When it was completed in 1929, the Lovell “Health House” in Los Angeles, designed by Richard Neutra, joined the ranks of the world’s modernist masterworks. When Austrian-born Neutra arrived in Los Angeles in 1925, he met the physician Philip Lovell through Rudolph Schindler, who, in addition to Lovell’s beach house, had already built two small, later destroyed, vacation houses for him in the mountains and the desert. While Lovell would always insist that he admired Schindler’s artistic creativity, he had doubts about his engineering and managerial skills. Even for the beach house, Lovell was amazed that Schindler never did working drawings or standard construction documents—areas in which Neutra was a master—and he acknowledged that his building was approved by Newport Beach only because a sympathetic official admired Schindler’s conceptual drawings and was curious to see how such a building would turn out. For his larger, more complex city house on a difficult sloping site, Lovell believed he could not take such risks and turned to Neutra for what he saw as his combination of technical expertise and creative compositional skills.
Neutra’s final plans were presented in 1928 and, with the architect serving as general contractor, construction occupied most of 1929. In a poetic homage to Sweet’s Catalogue of building supplies, the Lovell House rests on a light steel frame and consists of three stories of steel, concrete, glass, and metal panels. The house epitomizes the ethic and aesthetic of mechanical assemblage, and the frame truly is the essence of the 4,807-square-foot building. The light concrete gunite was shot onto the wire lath by long hoses extending from mixers on the street. Open-web steel floor and ceiling joists harbored plumbing and wiring. Extended balconies and sleeping porches were suspended, not cantilevered, from the perimeter of the roof frame.
Perched over a canyon in the Hollywood Hills, a terrace moves from the street into a topfloor entry hall, which leads to an informal family room and bedrooms. It also frames and overlooks one of the finest stairways in all modern architecture—the staircase lighting for which Neutra used actual headlights from a Model A Ford. The stairs descend to a long living room that faces southwest and turns north at the corner to the dining room, kitchen, and servants’ quarters. The bottom floor housed utilities and the partially covered swimming pool. Neutra designed most of the simple furniture for the house. Beds, banquettes, desks, and cabinets were generally built-in, though he also conceived freestanding tables and wood and tubular steel chairs. The original dominant colors were white, gray, blue, and black. Carpets and draperies were gray and beige, the metal trim was gray, and most of the painted woodwork was black. The long, handsome living room lighting trough is of polished aluminum, with light reflected upward against white walls and ceilings and filtered downward through translated glass panels.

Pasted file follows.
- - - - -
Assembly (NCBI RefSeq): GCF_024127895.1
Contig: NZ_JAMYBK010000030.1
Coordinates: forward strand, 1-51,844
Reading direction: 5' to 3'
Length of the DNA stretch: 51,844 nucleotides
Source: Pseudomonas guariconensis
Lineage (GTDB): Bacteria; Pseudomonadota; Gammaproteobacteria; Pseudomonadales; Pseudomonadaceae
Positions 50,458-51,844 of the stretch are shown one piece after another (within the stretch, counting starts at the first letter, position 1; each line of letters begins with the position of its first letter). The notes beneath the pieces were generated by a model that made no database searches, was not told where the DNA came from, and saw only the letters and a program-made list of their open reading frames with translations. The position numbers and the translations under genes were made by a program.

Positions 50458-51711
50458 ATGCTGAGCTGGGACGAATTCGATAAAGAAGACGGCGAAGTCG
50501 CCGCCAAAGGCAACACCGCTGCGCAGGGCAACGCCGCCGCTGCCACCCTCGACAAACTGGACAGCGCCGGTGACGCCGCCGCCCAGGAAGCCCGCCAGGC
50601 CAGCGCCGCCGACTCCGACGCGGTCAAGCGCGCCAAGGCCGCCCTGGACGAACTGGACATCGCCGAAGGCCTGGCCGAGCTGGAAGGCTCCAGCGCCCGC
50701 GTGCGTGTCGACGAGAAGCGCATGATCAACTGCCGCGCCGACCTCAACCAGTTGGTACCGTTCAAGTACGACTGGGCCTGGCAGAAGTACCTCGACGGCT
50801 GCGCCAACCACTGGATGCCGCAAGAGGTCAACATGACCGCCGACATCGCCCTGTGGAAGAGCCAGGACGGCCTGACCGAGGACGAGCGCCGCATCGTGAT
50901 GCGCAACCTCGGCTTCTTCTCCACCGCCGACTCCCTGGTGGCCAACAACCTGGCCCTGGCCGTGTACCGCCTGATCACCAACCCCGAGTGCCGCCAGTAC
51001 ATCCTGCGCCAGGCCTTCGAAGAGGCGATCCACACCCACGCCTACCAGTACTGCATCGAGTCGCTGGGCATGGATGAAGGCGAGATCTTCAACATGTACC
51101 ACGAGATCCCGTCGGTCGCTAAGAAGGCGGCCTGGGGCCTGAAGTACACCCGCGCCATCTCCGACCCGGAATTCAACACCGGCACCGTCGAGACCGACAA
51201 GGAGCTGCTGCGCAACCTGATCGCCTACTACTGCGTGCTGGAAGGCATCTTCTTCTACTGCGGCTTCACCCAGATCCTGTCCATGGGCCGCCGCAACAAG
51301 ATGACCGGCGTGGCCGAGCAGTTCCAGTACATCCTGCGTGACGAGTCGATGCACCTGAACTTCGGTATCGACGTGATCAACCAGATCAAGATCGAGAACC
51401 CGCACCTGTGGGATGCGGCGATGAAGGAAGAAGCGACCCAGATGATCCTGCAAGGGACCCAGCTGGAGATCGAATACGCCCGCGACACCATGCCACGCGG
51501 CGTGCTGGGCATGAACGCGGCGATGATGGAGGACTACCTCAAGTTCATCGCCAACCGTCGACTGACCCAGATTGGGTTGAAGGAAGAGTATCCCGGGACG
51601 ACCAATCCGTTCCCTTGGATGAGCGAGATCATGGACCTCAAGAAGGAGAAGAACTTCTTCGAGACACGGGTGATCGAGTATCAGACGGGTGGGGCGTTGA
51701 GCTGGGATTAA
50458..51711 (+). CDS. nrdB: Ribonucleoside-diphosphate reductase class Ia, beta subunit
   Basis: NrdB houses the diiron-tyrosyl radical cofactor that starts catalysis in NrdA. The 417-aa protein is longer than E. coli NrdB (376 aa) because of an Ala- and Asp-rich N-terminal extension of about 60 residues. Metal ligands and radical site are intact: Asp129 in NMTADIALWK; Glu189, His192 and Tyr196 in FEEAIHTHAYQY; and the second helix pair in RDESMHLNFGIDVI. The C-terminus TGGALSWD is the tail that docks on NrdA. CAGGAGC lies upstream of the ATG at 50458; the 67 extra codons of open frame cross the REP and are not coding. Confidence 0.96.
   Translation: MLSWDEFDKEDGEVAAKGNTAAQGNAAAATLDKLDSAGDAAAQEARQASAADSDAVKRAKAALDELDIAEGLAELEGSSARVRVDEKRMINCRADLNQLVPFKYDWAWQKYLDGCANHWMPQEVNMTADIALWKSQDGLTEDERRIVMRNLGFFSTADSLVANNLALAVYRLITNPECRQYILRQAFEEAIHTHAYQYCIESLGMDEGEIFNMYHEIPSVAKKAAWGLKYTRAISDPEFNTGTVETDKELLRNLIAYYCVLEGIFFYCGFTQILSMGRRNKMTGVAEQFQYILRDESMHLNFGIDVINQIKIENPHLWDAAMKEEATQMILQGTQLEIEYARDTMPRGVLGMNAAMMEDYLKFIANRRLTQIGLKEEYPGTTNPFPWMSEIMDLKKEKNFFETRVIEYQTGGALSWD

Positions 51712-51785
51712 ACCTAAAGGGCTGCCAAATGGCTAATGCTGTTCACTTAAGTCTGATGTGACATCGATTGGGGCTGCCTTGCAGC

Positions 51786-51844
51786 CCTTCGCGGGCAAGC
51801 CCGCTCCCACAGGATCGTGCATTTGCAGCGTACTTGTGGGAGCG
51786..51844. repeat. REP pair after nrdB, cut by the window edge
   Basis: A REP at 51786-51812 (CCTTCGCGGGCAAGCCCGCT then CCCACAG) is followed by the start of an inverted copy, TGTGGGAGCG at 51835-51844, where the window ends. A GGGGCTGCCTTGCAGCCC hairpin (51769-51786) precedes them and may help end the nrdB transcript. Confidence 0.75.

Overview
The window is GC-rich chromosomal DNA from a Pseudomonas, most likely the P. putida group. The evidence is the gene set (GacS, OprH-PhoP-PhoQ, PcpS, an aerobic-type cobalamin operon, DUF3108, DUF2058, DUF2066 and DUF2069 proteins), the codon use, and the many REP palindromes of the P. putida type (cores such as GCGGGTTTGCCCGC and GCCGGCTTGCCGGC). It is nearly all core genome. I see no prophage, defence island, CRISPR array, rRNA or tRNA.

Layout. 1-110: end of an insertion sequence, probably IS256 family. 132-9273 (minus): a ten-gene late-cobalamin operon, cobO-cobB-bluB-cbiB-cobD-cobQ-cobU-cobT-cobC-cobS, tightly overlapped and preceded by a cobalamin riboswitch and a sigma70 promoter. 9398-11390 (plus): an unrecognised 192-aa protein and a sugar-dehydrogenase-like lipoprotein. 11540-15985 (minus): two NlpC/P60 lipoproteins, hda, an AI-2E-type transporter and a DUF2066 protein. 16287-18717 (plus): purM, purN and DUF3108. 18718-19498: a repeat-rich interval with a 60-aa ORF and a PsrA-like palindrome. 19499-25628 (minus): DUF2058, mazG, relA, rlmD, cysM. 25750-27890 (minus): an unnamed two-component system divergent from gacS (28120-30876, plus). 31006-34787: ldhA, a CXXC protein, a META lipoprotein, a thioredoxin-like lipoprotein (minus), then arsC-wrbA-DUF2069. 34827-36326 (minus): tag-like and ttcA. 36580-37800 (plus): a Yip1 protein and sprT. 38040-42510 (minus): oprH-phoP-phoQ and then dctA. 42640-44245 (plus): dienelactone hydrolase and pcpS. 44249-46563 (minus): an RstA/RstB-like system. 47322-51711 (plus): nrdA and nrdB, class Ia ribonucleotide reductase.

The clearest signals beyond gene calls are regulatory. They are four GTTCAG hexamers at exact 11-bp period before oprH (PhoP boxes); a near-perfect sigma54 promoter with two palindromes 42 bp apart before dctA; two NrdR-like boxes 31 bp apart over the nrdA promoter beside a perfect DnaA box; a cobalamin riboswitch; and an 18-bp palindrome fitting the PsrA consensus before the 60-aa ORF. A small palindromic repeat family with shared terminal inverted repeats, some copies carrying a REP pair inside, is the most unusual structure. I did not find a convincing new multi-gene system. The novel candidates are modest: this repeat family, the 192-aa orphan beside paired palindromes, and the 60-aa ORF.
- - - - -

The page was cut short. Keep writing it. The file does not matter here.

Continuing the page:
The architect also supervised the landscaping. Successive layers of low retaining walls followed the contours of the steeply sloping site. Subsequently overcome by rampant foliage, the curving walls furnished a lyrical counterpoint to the orthogonal lines of the house. Purple wisteria covered the constructivist front pergola. Connected to the main house, via terraces, trellises, and garden walls is a large garage wing, with Leah Lovell’s kindergarten rooms underneath. Philip Lovell’s elaborate gymnastic equipment served as outdoor sculpture on the lushly landscaped terraces. Though Lovell would later recall it as being more, the total cost, according to Neutra’s final statement, came to approximately $65,000 (exclusive of land costs).